Written By: Janet Anthony for TWB
Google Search is the best friend of most of us nowadays. Anything that we need to know is typed in the search engine bar, and it comes to us as in a sort of miracle. It has become such a common thing that we even turned it into a verb. We don’t search online anymore; we simply google it. When it comes to the classroom, the scenario is no different. Students are relying on Google to do their assignments, find lists of the best writing services, and do their homework from very early age. And they are being encouraged by their parents and teachers to do so.
But what we don’t know is how beneficial it can be to their learning process. Maybe finding answers so easily has damaged our ability to memorize things and to explore our own ideas and imagination?
Scientists are concerned by the consequences
A study by the psychologists Nicholaus S. Noles and Judith H. Danovitch at the University of Louisville is one of many trying to determine the impact of searching for answers online might have on our future intellectual development. According to it, 4-5-year-old children are still very keen on asking questions to adults. But the situation changes when they turn 8 years old when the computers become more exciting to them.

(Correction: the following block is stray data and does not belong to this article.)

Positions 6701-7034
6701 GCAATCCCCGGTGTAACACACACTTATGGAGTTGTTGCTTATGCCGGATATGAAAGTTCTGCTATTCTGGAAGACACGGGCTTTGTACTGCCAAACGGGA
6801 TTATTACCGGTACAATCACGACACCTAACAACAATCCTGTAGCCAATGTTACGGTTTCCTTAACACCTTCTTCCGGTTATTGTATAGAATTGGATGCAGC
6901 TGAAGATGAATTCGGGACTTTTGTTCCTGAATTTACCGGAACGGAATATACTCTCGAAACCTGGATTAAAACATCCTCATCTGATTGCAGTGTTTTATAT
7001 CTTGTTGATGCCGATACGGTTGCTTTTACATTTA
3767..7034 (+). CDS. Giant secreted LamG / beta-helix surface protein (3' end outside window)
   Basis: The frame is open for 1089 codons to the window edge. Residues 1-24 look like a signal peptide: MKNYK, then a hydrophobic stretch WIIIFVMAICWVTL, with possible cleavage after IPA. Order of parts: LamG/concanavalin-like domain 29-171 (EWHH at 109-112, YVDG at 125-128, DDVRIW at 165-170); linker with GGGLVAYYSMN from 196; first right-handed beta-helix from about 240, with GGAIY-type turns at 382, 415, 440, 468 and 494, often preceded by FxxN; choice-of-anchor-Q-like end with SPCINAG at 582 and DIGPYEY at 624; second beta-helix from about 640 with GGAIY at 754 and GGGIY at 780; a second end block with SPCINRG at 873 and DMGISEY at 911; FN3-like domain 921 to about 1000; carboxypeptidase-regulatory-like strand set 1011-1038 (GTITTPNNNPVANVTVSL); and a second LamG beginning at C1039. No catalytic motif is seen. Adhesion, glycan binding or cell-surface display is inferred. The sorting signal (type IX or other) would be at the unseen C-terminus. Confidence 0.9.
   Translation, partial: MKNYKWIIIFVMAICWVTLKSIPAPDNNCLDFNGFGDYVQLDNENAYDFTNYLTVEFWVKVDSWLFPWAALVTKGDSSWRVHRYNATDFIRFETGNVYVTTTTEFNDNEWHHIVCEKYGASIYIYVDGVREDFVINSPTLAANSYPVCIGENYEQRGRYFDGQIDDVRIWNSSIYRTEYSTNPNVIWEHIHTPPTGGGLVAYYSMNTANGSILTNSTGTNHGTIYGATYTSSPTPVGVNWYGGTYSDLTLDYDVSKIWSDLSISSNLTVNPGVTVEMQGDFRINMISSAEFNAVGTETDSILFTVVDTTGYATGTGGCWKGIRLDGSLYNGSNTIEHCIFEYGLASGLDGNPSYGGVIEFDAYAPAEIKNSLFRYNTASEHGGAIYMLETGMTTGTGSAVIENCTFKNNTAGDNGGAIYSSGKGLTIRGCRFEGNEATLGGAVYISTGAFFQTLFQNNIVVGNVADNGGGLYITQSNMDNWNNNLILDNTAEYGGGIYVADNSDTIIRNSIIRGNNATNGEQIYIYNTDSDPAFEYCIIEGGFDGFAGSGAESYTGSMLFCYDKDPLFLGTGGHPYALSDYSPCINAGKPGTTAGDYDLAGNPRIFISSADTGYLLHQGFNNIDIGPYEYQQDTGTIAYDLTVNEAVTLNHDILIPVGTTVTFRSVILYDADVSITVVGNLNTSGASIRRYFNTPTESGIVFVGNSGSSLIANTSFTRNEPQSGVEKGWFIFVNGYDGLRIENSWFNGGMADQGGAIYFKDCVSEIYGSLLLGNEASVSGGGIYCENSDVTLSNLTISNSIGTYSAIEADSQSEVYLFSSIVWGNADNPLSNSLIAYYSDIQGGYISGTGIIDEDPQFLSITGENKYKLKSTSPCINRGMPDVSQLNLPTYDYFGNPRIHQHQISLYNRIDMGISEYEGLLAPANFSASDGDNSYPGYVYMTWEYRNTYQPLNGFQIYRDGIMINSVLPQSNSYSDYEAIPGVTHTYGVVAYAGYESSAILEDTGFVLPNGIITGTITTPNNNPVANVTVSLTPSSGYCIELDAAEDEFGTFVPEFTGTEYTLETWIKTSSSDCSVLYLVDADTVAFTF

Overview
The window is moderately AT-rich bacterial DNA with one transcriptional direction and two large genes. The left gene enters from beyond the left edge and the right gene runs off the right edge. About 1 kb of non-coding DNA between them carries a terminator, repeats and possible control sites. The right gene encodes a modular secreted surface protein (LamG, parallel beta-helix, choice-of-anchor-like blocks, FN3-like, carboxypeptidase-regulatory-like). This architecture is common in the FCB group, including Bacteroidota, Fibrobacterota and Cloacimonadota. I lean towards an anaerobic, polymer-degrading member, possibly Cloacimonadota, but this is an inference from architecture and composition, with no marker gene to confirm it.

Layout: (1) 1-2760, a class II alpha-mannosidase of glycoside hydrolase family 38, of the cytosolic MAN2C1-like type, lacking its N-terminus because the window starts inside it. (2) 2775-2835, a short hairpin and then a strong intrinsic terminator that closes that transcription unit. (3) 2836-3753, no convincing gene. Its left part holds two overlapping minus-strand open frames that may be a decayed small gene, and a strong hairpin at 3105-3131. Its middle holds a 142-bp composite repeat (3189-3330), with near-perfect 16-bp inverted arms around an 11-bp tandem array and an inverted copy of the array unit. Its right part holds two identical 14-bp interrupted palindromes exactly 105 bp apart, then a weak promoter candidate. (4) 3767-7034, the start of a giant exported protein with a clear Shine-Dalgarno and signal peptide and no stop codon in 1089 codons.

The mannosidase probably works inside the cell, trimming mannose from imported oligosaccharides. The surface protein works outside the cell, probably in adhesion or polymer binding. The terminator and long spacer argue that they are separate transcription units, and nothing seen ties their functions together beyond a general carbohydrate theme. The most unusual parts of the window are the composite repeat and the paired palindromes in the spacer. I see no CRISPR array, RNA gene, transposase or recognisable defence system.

Still even 8 years old children will rely on computers to solve their doubts less often than adults. The alarming conclusion though was that 5-8 years old children would primarily believe in an answer from a computer if it conflicts with what an adult says. And considering that not all that you can find online is entirely true neither safe, it can turn into something highly dangerous.
Adrian F. Ward of the University of Colorado and Matthew Fisher of Yale University have also found in their experiments that people tend to think that they have better answers, and even a higher understanding of facts just because they have found it online. In other words, the internet is working as an ego booster of some kind independent of its accuracy. [Click to continue]